National Archives

Preserving Electronic Records in an Era of Rapidly Changing Technology Gao ID: GGD-99-94 July 19, 1999

Records generated electronically, such as electronic mail, word processing documents, CD ROMS, and web pages, present a preservation challenge for the National Archives and Records Administration (NARA) and other agencies because of the changing nature of these new technologies and because the sheer volume of these records is mushrooming. This report discusses issues relating to electronic records management, focusing on the preservation of electronic records. GAO provides information on (1) the challenges that confront NARA and federal agencies as a result of their growing reliance on electronic media; (2) the status of selected agencies' and NARA's implementation of electronic records management; and (3) the policies and procedures used by other governments, state and foreign, for electronic records management.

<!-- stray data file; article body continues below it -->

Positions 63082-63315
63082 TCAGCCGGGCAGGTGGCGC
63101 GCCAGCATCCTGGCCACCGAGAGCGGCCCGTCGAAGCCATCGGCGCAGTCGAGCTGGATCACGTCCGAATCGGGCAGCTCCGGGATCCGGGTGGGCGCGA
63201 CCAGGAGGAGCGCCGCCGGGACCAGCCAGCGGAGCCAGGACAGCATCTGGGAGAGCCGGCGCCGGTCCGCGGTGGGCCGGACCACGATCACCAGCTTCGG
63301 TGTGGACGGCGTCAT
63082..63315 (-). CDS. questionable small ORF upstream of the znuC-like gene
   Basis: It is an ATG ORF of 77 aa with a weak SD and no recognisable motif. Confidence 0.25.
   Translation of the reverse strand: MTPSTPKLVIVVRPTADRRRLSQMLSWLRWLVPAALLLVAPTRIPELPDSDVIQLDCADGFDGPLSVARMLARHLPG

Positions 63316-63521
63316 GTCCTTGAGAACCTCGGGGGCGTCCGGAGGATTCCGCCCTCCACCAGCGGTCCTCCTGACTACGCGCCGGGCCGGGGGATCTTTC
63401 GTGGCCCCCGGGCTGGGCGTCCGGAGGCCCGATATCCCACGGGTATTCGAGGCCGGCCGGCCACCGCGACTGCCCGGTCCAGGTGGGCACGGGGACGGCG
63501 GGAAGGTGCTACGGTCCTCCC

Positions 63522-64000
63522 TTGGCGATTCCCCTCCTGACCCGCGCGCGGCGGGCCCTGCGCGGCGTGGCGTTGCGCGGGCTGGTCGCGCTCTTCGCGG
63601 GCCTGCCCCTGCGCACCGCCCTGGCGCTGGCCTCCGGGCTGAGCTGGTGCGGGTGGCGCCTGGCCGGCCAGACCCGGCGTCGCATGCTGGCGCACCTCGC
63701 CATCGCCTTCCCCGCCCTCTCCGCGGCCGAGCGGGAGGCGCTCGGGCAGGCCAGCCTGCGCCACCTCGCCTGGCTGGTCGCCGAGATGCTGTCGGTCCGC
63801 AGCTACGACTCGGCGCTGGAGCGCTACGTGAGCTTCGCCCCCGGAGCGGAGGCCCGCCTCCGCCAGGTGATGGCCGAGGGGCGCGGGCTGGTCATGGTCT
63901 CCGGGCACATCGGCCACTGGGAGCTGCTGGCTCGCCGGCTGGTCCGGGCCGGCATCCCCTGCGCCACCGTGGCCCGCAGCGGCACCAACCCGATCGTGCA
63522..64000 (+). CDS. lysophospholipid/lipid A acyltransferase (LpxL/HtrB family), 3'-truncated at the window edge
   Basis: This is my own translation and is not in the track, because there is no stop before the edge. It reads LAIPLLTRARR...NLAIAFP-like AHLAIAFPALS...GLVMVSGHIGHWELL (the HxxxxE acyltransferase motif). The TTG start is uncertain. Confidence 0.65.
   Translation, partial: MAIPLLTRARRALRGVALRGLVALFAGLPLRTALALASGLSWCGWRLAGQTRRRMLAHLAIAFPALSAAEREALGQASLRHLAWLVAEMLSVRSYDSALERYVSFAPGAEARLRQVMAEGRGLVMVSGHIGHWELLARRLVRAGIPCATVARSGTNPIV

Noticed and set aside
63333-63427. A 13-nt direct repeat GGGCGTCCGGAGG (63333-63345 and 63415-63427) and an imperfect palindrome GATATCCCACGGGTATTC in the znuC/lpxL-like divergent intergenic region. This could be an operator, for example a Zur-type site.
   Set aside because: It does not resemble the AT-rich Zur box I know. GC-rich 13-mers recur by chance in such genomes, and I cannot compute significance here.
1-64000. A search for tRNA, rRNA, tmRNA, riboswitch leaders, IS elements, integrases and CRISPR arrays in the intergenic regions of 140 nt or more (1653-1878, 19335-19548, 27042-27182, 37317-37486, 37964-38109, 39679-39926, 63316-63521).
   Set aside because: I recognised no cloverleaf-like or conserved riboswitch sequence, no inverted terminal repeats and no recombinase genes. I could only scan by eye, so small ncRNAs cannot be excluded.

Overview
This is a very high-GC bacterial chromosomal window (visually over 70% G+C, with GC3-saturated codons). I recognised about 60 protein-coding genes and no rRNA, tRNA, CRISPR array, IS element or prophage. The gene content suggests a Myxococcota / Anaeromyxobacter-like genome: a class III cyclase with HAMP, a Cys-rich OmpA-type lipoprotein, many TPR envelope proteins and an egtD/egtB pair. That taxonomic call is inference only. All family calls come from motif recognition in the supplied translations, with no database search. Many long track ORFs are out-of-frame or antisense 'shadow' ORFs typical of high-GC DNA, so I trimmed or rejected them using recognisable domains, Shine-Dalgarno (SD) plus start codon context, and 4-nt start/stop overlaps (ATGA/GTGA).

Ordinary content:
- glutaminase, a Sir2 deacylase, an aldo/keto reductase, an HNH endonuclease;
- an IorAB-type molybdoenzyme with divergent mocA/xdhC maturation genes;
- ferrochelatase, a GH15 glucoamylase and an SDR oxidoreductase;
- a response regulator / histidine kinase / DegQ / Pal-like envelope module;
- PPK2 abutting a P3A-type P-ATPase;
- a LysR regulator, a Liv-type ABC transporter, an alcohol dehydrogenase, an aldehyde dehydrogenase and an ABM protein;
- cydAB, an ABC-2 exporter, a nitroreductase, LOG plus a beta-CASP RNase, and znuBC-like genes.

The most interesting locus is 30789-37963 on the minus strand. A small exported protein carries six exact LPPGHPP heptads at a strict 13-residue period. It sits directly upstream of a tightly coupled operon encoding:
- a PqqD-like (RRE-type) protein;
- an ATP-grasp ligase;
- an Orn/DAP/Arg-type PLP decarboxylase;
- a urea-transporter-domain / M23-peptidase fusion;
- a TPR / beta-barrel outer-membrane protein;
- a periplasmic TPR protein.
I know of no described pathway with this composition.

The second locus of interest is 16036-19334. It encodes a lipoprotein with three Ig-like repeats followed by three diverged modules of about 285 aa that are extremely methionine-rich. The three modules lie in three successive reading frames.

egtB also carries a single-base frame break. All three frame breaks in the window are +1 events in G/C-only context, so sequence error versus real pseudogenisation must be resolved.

GAO noted that: (1) NARA and federal agencies are faced with the substantial challenge of preserving electronic records in an era of rapidly changing technology; (2) in addition to handling the burgeoning volume of electronic records, NARA and the agencies must address several hardware and software issues to ensure that electronic records are properly created, permanently maintained, secured, and retrievable in the future; (3) also, NARA's and the agencies' ERM efforts are competing with other information technology priorities, particularly the need to ensure that their computers are year 2000 compliant; (4) NARA is responsible for providing guidance and assistance to agencies on how to maintain their official government records and for archiving those records once they are transferred to NARA; (5) the agencies are responsible for ensuring that records are created and preserved in accordance with the Federal Records Act; (6) no centralized source of information exists to document the extent to which agencies are fulfilling their ERM responsibilities under the act; (7) on the basis of GAO's discussions with officials from NARA and four judgmentally selected agencies, GAO found that plans and capabilities for ERM vary greatly across agencies; (8) NARA has recently postponed a planned baseline survey that was intended to obtain governmentwide information on agencies' ERM programs because NARA believes that it should first complete a business process reengineering (BPR) effort; (9) this BPR effort, which is intended to assess and potentially alter NARA's guidance to and interaction with agencies, is expected to take 18 to 24 months; (10) GAO believes that the baseline survey information is critical to ensuring that the BPR results are relevant to the ERM situations at agencies and the survey should not be postponed; (11) these baseline data are needed to meet one of NARA's stated strategic planning goals to stay abreast of technologies in the agencies; (12) even while planning its BPR effort, NARA is taking some immediate action to address the agencies' needs for ERM guidance and direction; (13) state and foreign governments are addressing similar ERM challenges; and (14) from GAO's limited judgmental sample of state and foreign governments, it is clear that these governments and the federal government often differ in: (a) the organization of their archival activities; (b) their philosophies on centralization versus decentralization of recordkeeping responsibilities; and (c) their computer hardware and software capabilities.


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